The Director, Biotechnology Centre said that in 2016, EMBRAPA and FARA came together and put forward another call, known as MBOSs, which is all about building on the successes of the Africa Brazil Agricultural Innovation Market Place, "meaning that for you to participate in MBOSs, you must have undergone a project under market place, which must have been successful. So, it is the successes on that project in marketplace that now needs to be built on by up-scaling on the idea or project in the first project". According to Dr. Obadina, the Millet Sourdough Project titled, "Up-scaling Millet Grain Sourdough Technology and Extruded Snacks For Sustainable Livelihood in West Africa" would be implemented in three West African countries namely; Nigeria, Ghana and Benin Republic, with technical backstopping from EMBRAPA, Rio de Janeirio. The implementing institutions are the Federal University of Agriculture, Abeokuta (FUNAAB) as the leading African partner; Food Research Institute (FRI), Ghana; University of Abormey Calavi, Benin Republic and EMBRAPA, Rio de Janeirio, Brazil. The project has a 30 months’ duration with a total funding of $663,589.70 and would be scaling-out the successes recorded in our Agricultural Innovative Marketplace-funded project titled; ‘Nutritional Properties and Health Functionality of WholegrainMillet Sourdoughs’.
The Millet-Sourdough project is expected to increase the utilisation of indigenous millet varieties for bread and snacks-making in West Africa. The use of wholegrain millet sourdough technique would produce more nutritious, more flavour-intense and low glycemic-index bread. Dr. Obadina added that some challenges to be addressed by the project include overdependence on imported wheat for producing flour for baking industries in West Africa, adding that the health challenges posed with the consumption of bread and confectionery, made from 100 per cent wheat flour, had necessitated the probe into the use of composite flour with the inclusion of indigenous nutritious grains flour. "Millets are commonly grown in the selected countries, where they are processed into flour for making traditional thick-and-thin porridges, steam-cooked products like Couscous, alcoholic and non-alcoholic beverages. They have not been widely used in bread and extrusion-making because they lack the structure-forming protein, gluten, present only in wheat. However, the use of sourdough technique is known to improve the baking potential of non-wheat flours".
The Director, Biotechnology Centre noted that the innovative component of the project was the production of millet sourdough, using the pearl variety. The sourdough is to be used to produce bread and extruded snacks that would be used to improve the nutritional and health status of school children, saying extrusion technology was particularly important for obtaining processed foods that are stable to temperature variation and safe of microorganism. It is easy to store without refrigeration, therefore, low energy is required. The technique can be adopted by small and medium scale enterprises. Also, the versatility on the use of the blends of cereals, legumes and even dehydrated local fruits that are nutritionally combined can provide snacks, ready-to-prepare flours and ingredients for bakeries and this would reduce the dependence on wheat in the bakery industry.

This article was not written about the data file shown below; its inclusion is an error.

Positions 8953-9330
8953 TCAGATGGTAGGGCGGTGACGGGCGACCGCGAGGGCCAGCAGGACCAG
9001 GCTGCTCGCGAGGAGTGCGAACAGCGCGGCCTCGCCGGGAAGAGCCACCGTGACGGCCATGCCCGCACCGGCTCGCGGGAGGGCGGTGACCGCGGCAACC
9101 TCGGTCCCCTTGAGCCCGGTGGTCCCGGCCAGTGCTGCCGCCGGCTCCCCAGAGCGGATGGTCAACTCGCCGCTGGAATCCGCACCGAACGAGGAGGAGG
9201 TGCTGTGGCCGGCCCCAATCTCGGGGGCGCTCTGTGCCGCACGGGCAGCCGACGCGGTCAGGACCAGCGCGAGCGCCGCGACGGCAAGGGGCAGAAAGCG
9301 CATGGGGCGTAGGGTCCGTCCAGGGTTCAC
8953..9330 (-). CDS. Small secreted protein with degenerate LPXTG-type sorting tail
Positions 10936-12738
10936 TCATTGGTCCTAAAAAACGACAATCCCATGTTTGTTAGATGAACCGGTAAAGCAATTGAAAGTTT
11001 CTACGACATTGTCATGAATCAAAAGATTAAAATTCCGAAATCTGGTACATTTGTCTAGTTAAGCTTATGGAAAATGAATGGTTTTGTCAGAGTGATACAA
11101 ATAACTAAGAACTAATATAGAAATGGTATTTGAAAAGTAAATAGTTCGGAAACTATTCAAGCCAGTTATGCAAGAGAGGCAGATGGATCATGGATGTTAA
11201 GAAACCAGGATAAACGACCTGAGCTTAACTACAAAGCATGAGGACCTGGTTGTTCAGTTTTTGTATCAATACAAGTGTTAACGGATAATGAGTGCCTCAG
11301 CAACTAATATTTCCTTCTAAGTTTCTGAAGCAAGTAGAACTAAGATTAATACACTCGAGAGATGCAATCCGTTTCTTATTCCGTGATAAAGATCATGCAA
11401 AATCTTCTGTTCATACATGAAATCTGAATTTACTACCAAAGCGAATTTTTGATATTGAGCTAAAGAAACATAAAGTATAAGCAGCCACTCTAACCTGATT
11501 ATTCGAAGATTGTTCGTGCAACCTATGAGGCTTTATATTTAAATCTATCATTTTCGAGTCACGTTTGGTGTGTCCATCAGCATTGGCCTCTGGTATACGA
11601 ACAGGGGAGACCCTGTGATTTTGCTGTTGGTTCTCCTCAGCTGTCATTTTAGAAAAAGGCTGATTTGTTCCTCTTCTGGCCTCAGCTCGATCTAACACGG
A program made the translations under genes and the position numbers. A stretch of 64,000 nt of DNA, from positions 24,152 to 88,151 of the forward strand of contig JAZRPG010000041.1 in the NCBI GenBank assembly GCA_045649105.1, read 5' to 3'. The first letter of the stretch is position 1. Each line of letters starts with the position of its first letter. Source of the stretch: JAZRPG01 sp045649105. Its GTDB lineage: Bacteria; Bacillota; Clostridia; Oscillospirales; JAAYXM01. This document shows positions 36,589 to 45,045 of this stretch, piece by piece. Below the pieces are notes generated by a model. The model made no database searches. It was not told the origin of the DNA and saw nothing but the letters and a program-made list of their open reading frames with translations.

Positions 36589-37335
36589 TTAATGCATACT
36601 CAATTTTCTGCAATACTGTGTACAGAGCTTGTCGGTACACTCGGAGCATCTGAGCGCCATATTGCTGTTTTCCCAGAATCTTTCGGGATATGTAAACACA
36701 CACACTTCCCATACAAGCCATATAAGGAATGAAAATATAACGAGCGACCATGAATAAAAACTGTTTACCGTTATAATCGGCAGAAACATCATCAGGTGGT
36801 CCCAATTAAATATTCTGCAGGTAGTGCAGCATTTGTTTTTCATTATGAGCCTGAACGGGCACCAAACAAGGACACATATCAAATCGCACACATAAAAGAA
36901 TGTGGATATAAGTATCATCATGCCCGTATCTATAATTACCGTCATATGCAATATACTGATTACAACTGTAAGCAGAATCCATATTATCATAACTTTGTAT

Speaking on the advantages to be derived from the project, Dr. Obadina stated that the project would cover the purchase of a pilot scale state-of-the-art extrusion machine and baking equipment, which would be domiciled at the Department of Food Science and Technology, College of Food Science and Human Ecology (COLFHEC), FUNAAB; Food Research Institute (FRI), Ghana; and University of Abormey Calavi, Benin Republic. In the University, the grant would offer full scholarship to four PhD and three M.Sc students, to be attached to the project from the Departments of Food Science and Technology; Nutrition and Dietetics; and Agricultural Extension and Rural Development.
Other team members on the project include Dr. Oluseye Onabanjo, Department of Nutrition and Dietetics (COLFHEC); Dr. Petra Abdulsalam-Saghir, Department of Agricultural Extension and Rural Development (COLAMRUD); and Mr. Bernard Siwoku, Cassava Adding Value to Africa (C:AVA II), Nigeria and implemented with technical support from experts, who would serve as consultants to the project.